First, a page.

PITCH PERFECT 3 review by Rahul Vedantam – The Bellas reunite to sing for the USO

PITCH PERFECT 3 review by Rahul Vedantam – The Bellas reunite to sing for the USO

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It’s pretty incredible how successful the first PITCH PERFECT film was, given the rarity of all female led comedies in the early 2010’s (man, how seminal was BRIDESMAIDS?), the even rarer feat of making a cappella a desirable form of music, and the rarest accomplishment of starting a cultural trend of using a cup as a percussion instrument. But the zeitgeist has moved on, and director Trish Sie knows it. Clocking in at a short 93 minutes, the new film barely even figures that out, adding an out of the blue action sequence near the climax to pad the presentation. PITCH PERFECT 3 has got some great one-liners, good songs, neatly wraps up its characters’ stories, and never takes itself too seriously, but lacks any of the bombast of the previous films.

Gone are all the very funny guys as love interests from the previous films, replaced by two bland hunks for the lead girls to work off, but never do much themselves. Gone is David Cross hosting a secret Bond villain-esque riff-off with the Green Bay Packers competing as one of the teams. Instead the girls challenge a group of bands to the riff-off, who barely participate before picking up their instruments and playing their own song together. Beca (Anna Kendrick) even lampshades the obligatory nature of this saying “I don’t know why we keep challenging people to these, we keep on losing.” And that about sums up PITCH PERFECT 3 in general, a toned-down facsimile of the previous films.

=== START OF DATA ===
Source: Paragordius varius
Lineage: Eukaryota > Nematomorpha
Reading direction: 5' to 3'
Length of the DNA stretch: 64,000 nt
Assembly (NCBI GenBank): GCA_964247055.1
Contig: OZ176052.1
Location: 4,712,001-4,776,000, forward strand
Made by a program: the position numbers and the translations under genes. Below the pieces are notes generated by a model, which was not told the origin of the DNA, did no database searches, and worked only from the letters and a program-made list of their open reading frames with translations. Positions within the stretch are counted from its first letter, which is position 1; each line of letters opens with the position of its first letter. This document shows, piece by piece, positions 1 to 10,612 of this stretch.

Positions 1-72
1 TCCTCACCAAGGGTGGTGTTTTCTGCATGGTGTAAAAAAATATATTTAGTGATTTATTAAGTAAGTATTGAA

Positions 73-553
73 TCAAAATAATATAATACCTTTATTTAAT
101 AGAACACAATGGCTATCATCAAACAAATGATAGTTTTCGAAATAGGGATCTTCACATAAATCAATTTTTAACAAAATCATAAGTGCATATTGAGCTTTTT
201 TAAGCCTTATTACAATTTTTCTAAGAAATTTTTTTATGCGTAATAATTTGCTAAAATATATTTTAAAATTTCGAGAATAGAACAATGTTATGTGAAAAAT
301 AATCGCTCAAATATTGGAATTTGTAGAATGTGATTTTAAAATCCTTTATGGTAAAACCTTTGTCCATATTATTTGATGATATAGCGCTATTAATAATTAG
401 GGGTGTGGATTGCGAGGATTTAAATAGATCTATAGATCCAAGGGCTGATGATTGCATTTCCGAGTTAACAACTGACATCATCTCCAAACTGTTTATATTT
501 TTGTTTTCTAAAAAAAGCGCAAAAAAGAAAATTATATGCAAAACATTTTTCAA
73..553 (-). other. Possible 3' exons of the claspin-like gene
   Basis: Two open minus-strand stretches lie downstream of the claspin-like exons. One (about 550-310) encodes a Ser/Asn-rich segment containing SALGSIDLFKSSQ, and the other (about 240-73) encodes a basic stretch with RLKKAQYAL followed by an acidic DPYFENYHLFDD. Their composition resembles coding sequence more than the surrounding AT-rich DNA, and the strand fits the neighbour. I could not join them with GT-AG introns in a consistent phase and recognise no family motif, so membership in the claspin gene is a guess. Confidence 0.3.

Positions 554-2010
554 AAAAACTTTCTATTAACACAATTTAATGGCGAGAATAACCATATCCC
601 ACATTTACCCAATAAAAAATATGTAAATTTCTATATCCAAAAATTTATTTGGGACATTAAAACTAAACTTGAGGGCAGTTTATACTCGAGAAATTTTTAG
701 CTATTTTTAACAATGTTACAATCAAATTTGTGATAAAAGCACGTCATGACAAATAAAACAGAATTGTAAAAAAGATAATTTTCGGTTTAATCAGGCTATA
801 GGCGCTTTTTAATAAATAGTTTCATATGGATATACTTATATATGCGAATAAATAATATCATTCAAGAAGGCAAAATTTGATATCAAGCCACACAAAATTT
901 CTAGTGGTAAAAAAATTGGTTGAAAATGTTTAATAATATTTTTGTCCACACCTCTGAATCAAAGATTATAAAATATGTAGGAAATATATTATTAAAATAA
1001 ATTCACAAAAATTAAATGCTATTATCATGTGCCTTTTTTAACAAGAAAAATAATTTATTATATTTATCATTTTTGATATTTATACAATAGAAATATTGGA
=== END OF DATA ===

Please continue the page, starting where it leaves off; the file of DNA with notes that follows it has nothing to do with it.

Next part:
There are some glimpses of the previous outing, such as when the only two members of the group lacking lines in the last film get two quick meta jokes making fun of this: “Did she just say our names?” “No way.” Or when Elizabeth Banks and John Michael Higgins reprise their roles as misogynistic a cappella commentators taking this too seriously. And even more bombastic is Rebel Wilson’s action sequence (she plays Fat Amy), which involves John Lithgow in a questionable Aussie accent playing her gangster father, kidnapping the Bellas to get to Fat Amy’s money. It is incredible jarring, clearly thrown in just to give the plot some drive where very little exists elsewhere, and doesn’t work too well in context. But in a microcosm, it has some of the best laughs of the film.

The main plot revolves around the Bellas getting back together for a reunion after a montage of misery in their post graduate lives. Aubrey (Anna Camp) holds the answer for their woes, as her dad works for the military and can get them into a performance tour across Europe’s most fun cities to shoot in, and luckily for them there is a competition involved. DJ Khaled (who plays a surprisingly large role) is following the tour and will pick the best band to open for him during the final televised performance. The stakes aren’t that high though, as it’s clear from the beginning no one really cares about winning, and they are really just glad to be together again. And in the end, that’s essentially what PITCH PERFECT 3 is, perhaps even for the audience.

PITCH PERFECT 3 opens December 22, 2017

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